Nov. 3 (Bloomberg) -- Next Plc, the U.K.’s second-biggest clothing retailer, forecast a “tougher” end to the year after a sales decline worsened in the third quarter.
Sales at stores open at least a year fell 3.3 percent in the period ended Oct. 30, the Leicester, England-based retailer said today in a statement. That follows a 1.5 percent decline in the first half. The shares fell as much as 4.6 percent in London trading, the biggest intraday drop since Aug. 24.
Next expects the fourth quarter will be a “little tougher” and forecasts price rises at the top end of its range in the following three months as cotton costs increase, Chief Executive Officer Simon Wolfson said in a phone interview. The Confederation of British Industry said its retail-sales index fell for the first time in five months in October as the government’s planned spending cuts hurt consumer confidence.
“Sales were not quite as good as hoped,” Matthew McEachran, an analyst at Singer Capital Markets, said in a report. “With tougher comparatives to come, sales will probably fade down the guided second-half range over the course of the final quarter.” He has a “fair value” rating on the stock.
Next shares fell as much as 102 pence to 2,127 pence and traded at 2,138 pence as of 9:14 a.m. The stock has gained 2.6 percent this year.
“There is a risk inflation could nudge up if cotton prices continue to rise,” Wolfson said. The retailer today predicted retail prices will increase “at the top end” of its previous prediction of 5 percent to 8 percent in the first quarter. The price of the fabric accounts for between 30 percent and 40 percent of a garment, Wolfson said.
Cotton futures in Zhengzhou surged to a record for a third day today, and futures traded in New York reached the highest price since trading began 140 years ago.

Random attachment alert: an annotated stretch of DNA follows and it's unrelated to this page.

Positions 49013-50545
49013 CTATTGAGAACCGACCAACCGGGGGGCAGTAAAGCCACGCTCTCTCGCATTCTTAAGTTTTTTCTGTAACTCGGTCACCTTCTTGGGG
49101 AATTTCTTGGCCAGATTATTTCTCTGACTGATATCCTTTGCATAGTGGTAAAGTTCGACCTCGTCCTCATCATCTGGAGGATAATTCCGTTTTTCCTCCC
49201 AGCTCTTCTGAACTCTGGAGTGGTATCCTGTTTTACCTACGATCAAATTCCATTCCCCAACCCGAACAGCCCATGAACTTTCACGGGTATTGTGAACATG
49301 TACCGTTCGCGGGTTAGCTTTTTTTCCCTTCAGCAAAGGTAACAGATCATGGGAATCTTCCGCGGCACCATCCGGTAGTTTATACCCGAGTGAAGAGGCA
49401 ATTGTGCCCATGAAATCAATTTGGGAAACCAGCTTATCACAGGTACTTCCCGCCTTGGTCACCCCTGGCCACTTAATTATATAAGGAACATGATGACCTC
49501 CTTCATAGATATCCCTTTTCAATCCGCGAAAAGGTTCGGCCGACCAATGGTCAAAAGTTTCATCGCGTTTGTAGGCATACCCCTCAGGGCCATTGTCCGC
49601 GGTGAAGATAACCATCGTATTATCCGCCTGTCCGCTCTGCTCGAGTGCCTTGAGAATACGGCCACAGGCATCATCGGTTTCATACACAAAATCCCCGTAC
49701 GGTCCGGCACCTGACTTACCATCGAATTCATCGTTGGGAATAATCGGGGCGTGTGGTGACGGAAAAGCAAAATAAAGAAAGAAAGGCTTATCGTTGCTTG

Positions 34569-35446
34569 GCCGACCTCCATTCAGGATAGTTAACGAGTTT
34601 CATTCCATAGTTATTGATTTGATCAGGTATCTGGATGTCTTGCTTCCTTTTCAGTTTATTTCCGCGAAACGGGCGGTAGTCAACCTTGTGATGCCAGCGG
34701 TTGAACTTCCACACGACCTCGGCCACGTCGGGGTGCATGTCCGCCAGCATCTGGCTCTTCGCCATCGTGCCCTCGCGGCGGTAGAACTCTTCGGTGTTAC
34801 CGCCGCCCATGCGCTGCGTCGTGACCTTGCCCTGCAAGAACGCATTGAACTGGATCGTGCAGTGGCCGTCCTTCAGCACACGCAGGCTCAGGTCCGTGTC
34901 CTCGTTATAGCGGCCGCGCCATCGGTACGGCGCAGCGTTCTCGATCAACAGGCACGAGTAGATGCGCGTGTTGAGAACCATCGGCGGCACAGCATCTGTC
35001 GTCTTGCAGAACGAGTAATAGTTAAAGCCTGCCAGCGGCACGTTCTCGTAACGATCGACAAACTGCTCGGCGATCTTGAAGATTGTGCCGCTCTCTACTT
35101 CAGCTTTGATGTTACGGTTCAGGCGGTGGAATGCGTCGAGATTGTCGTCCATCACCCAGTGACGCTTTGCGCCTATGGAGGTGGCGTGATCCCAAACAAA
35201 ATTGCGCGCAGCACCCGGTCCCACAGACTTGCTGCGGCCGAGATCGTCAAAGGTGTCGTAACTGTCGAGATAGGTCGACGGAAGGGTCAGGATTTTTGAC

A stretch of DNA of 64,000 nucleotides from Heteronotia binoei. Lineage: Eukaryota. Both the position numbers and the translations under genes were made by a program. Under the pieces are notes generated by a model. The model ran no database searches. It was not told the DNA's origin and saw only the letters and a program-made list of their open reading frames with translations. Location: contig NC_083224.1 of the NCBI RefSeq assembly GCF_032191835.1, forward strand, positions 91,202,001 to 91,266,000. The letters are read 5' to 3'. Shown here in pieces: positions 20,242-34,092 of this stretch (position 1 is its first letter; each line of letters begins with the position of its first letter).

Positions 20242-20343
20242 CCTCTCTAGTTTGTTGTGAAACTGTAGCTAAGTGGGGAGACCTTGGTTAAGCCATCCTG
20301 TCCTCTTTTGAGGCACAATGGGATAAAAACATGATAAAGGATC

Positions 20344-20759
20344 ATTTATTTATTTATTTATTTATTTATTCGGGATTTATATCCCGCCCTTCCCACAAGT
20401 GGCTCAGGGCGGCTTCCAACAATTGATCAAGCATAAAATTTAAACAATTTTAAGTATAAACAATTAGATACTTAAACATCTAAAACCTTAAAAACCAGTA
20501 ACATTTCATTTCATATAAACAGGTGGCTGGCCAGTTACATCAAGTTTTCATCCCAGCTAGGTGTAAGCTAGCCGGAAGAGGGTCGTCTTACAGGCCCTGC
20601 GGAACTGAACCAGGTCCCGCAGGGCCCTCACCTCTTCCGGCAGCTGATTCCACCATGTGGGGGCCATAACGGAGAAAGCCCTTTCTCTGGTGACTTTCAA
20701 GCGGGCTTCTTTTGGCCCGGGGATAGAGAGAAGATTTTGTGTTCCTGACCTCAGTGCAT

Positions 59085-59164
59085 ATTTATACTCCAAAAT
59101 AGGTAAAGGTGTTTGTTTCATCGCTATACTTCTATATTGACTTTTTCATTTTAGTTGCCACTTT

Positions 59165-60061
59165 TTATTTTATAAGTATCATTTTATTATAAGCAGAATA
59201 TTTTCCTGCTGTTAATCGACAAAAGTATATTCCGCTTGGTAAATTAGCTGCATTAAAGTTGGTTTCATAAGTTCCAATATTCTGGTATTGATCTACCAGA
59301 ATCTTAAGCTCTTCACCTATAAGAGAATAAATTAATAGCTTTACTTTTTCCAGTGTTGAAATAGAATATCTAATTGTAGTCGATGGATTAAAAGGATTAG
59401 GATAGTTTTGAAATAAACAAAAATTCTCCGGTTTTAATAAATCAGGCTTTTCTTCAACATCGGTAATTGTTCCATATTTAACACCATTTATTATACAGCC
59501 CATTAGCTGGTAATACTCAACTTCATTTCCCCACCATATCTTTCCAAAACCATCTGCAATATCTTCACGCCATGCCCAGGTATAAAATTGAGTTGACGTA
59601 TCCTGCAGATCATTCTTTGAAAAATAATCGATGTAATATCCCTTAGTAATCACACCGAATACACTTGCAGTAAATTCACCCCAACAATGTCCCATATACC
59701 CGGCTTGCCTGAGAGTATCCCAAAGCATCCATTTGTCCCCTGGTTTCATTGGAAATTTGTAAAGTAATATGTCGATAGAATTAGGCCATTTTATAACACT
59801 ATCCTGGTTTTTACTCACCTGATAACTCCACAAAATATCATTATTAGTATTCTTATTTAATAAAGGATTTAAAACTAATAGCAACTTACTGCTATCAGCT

The CEO said he is looking at new suppliers and new territories such as Vietnam, Bangladesh and southern India to secure cheaper prices.
Sales at the Directory catalog business rose 7.9 percent driven by online revenue and improvements to service such as next-day delivery. The retailer’s new online partnership with Sears Holdings Corp., the largest U.S. department-store chain, will be a small but profitable business, the executive said.
Next is adding sportswear ranges and “shoe rooms” to its existing outlets and opening home-furnishing stores to drive profit as consumers curb spending.
“We are concerned at the lack of top-line growth,” Tom Gadsby, head of retail research at Matrix Corporate Capital in London, said in a report before the release. “Store growth in Next remains very remote, and for all Next’s earnings growth driven by aggressive share buybacks we believe that the company may struggle without some support from the top line.” He has a “reduce” rating on the stock.
The company maintained its guidance for its Next Brand to grow as much as 3 percent in the full year, though the fourth quarter has “tougher comparatives” and Next may not “maintain the current position at the upper end of the range.” Next Brand sales rose 2.2 percent in the third quarter.
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